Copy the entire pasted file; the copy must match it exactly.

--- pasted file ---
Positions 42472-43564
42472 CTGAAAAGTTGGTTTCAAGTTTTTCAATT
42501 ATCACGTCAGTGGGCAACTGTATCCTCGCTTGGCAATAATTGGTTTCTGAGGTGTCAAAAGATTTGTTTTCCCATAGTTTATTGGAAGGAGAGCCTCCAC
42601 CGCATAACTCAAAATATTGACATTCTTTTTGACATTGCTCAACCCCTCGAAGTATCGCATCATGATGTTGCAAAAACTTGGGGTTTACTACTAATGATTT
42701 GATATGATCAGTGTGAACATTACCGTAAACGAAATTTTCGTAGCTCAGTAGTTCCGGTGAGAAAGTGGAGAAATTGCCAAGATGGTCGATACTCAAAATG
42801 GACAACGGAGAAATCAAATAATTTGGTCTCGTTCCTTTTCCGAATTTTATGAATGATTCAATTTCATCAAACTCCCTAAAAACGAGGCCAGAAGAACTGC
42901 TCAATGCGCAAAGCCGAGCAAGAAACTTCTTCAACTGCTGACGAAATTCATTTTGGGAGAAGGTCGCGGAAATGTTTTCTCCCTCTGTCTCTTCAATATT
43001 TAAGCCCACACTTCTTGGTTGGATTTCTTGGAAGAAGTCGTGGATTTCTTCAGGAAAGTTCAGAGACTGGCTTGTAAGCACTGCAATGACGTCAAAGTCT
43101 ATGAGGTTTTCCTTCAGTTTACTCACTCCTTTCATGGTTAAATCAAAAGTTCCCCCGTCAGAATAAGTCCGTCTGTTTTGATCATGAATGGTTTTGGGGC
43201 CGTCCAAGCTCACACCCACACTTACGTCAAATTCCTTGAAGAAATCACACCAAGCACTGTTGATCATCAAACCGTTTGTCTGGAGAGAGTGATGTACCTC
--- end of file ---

Positions 42472-43564
42472 CTGAAAAGTTGGTTTCAAGTTTTTCAATT
42501 ATCACGTCAGTGGGCAACTGTATCCTCGCTTGGCAATAATTGGTTTCTGAGGTGTCAAAAGATTTGTTTTCCCATAGTTTATTGGAAGGAGAGCCTCCAC
42601 CGCATAACTCAAAATATTGACATTCTTTTTGACATTGCTCAACCCCTCGAAGTATCGCATCATGATGTTGCAAAAACTTGGGGTTTACTACTAATGATTT
42701 GATATGATCAGTGTGAACATTACCGTAAACGAAATTTTCGTAGCTCAGTAGTTCCGGTGAGAAAGTGGAGAAATTGCCAAGATGGTCGATACTCAAAATG
42801 GACAACGGAGAAATCAAATAATTTGGTCTCGTTCCTTTTCCGAATTTTATGAATGATTCAATTTCATCAAACTCCCTAAAAACGAGGCCAGAAGAACTGC
42901 TCAATGCGCAAAGCCGAGCAAGAAACTTCTTCAACTGCTGACGAAATTCATTTTGGGAGAAGGTCGCGGAAATGTTTTCTCCCTCTGTCTCTTCAATATT
43001 TAAGCCCACACTTCTTGGTTGGATTTCTTGGAAGAAGTCGTGGATTTCTTCAGGAAAGTTCAGAGACTGGCTTGTAAGCACTGCAATGACGTCAAAGTCT
43101 ATGAGGTTTTCCTTCAGTTTACTCACTCCTTTCATGGTTAAATCAAAAGTTCCCCCGTCAGAATAAGTCCGTCTGTTTTGATCATGAATGGTTTTGGGGC
43201 CGTCCAAGCTCACACCCACACTTACGTCAAATTCCTTGAAGAAATCACACCAAGCACTGTTGATCATCAAACCGTTTGTCTGGAGAGAGTGATGTACCTC